More and more companies I see these days are making strategic process changes to drive unprecedented business model innovation. Forbes has embraced online collaborative publishing as it adds a substantial online presence to its traditional print magazine. Healthcare organizations are implementing electronic health records systems so they can migrate from islands of medical services to sharing patient data across care providers. Consumer packaged goods manufacturers are monitoring social media to get real-time information on their customers' perceptions and share it with brand managers.
Business model innovation — often enabled by new technology platforms — isn't new. It was the driver of dramatic growth for, among other companies, Dell, FedEx, and Wal-Mart. In the late 1990s the dot-com boom made every organization look at the potential for online presence and examine its business model. But the pace has been heating up with emerging social (Facebook), mobile (smart phones and iPads), "cloud," and "big data" technologies that are creating new ways to compete, and, along with them, new ways of working.
Embrace Industry Disruption
Consider the transformation at Forbes, the business publishing and media company, which has embraced the shift from traditional print media to online publishing, salvaging a business that was being disrupted, and becoming a disrupter itself. Forbes is well known for its lists, such as of the richest Americans (the Forbes 400). In 1996 the company launched a website at a time when other media companies were trying to figure out how to respond to the rise of the Internet. Forbes.com quickly grew to 18 million monthly unique users. Forbes then took another bold step by deciding to move beyond its website to a more inclusive and scalable digital publishing platform. 30 million unique users now visit Forbes.com monthly, and it has 1,000 content creators.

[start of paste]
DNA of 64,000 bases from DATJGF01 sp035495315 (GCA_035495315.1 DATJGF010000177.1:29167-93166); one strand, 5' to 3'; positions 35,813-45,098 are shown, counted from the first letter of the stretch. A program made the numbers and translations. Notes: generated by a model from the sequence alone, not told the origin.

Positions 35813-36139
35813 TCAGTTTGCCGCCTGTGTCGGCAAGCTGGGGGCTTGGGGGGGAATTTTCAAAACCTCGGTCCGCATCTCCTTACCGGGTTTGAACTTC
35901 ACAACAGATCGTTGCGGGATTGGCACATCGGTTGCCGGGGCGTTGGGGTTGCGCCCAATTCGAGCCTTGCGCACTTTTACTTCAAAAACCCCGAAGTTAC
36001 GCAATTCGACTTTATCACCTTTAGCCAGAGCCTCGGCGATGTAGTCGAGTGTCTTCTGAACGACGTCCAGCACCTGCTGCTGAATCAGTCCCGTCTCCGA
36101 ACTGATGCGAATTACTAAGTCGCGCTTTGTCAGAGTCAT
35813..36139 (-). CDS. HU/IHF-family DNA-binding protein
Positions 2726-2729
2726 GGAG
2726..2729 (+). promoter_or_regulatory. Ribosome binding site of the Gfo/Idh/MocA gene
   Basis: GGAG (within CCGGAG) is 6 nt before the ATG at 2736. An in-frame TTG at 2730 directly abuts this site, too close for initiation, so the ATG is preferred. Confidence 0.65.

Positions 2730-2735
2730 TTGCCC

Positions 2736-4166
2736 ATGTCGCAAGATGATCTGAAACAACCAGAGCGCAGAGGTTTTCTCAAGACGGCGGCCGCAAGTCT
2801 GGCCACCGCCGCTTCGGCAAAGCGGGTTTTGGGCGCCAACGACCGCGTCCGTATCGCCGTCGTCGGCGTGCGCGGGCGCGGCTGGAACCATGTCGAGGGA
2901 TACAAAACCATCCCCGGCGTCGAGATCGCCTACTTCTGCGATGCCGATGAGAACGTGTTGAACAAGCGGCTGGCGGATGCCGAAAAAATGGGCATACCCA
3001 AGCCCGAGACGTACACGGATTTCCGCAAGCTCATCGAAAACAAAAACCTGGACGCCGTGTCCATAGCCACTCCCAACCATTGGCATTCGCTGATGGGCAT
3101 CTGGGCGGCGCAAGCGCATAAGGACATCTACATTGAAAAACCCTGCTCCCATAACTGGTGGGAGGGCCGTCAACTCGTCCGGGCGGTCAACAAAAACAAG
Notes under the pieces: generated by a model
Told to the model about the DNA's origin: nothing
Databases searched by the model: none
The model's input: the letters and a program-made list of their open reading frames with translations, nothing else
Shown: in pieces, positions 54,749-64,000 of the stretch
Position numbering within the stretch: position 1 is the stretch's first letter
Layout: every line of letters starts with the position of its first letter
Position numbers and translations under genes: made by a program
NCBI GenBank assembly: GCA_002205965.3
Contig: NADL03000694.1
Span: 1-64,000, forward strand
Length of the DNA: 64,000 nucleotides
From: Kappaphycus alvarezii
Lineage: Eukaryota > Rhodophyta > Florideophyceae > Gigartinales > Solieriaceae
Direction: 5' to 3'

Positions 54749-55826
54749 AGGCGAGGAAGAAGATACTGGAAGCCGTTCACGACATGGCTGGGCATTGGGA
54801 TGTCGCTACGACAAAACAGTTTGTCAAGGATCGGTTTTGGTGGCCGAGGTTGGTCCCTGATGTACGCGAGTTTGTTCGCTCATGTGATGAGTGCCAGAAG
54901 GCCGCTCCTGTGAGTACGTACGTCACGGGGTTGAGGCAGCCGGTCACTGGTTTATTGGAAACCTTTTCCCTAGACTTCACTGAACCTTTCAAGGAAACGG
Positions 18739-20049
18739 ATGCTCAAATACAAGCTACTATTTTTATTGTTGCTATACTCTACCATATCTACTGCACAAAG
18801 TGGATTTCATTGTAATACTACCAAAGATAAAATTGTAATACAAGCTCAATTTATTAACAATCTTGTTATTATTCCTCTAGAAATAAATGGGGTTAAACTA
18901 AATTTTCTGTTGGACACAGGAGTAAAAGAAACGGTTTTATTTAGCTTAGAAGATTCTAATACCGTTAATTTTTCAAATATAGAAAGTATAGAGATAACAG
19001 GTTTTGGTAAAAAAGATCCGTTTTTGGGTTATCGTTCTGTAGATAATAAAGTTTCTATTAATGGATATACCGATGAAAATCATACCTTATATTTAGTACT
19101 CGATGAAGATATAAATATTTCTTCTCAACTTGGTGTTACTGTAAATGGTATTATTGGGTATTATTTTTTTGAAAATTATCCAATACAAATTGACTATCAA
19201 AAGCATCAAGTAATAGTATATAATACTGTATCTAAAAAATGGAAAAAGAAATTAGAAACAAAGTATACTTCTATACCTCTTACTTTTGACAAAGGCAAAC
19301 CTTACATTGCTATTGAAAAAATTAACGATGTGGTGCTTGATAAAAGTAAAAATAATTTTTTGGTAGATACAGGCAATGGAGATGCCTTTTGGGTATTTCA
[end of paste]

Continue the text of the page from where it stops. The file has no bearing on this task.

This latest change was driven by Lewis DVorkin, an experienced veteran of both the traditional news industry and digital media, who joined Forbes as its Chief Product Officer (a newly created position) in 2010. In 2011 DVorkin rolled out a "New Newsroom" on a blog-based platform (WordPress) and a new organization. The New Newsroom added outside contributors to Forbes' traditional staff reporters. Forbes gave the outside contributors visibility to help build their personal brands, and in return the contributors broadened Forbes' coverage. The self-publishing tools Forbes provided to contributors made it easy to write something and publish it, to put images into it, to link to other media, or to embed videos.
For example, as contributors write, the platform suggests images which Forbes has already paid for; they can just click on one, put it into their post, and write a caption. Forbes also gives contributors control over comments. They can highlight comments they think are valuable and they can delete or mark as spam comments that are weak or abusive. And Forbes provides contributors with real-time feedback on how many views each post is getting. The counter at the top of every post helps contributors see what is working and learn to better serve their readers. Each contributor has an individualized real-time data dashboard.